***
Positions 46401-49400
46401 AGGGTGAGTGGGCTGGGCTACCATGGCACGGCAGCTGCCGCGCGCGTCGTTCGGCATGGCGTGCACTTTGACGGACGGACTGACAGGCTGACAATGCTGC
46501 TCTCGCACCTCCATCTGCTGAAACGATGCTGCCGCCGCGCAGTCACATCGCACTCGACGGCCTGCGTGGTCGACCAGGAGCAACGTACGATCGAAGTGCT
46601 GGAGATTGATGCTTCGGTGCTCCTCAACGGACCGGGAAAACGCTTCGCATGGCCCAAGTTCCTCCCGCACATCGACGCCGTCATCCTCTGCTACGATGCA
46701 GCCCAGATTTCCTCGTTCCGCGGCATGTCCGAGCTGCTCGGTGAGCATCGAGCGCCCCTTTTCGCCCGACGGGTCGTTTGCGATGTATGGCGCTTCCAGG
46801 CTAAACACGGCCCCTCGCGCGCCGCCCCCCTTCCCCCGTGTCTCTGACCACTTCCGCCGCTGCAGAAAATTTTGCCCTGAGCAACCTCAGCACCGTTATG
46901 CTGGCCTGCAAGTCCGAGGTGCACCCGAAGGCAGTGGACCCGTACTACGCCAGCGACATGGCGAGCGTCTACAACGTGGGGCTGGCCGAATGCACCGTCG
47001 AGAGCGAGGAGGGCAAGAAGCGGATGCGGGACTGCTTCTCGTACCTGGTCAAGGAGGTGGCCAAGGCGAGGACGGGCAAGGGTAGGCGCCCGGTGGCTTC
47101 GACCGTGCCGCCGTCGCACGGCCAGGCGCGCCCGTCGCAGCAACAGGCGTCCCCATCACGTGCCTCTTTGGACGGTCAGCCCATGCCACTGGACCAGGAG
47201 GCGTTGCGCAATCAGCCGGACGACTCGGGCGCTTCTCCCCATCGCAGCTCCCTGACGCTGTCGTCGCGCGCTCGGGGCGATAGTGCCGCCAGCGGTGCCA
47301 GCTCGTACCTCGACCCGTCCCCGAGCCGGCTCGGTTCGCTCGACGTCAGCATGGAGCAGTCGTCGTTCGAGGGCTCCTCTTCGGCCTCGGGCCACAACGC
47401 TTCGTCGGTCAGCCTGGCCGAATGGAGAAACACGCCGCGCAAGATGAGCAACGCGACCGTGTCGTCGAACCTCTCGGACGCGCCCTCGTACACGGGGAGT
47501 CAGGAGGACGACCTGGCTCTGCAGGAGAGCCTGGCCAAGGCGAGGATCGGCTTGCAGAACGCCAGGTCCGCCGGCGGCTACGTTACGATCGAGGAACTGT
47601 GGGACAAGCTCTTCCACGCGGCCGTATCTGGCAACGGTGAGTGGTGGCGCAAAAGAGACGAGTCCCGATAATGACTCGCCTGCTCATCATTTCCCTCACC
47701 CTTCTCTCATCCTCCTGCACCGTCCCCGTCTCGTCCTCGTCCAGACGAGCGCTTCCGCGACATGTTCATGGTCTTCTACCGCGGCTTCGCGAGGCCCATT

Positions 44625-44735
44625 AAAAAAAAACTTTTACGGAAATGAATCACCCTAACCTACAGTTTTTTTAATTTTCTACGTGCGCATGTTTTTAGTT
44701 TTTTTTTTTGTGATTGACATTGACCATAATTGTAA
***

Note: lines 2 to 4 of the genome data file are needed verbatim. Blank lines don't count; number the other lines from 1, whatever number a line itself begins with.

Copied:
46401 AGGGTGAGTGGGCTGGGCTACCATGGCACGGCAGCTGCCGCGCGCGTCGTTCGGCATGGCGTGCACTTTGACGGACGGACTGACAGGCTGACAATGCTGC
46501 TCTCGCACCTCCATCTGCTGAAACGATGCTGCCGCCGCGCAGTCACATCGCACTCGACGGCCTGCGTGGTCGACCAGGAGCAACGTACGATCGAAGTGCT
46601 GGAGATTGATGCTTCGGTGCTCCTCAACGGACCGGGAAAACGCTTCGCATGGCCCAAGTTCCTCCCGCACATCGACGCCGTCATCCTCTGCTACGATGCA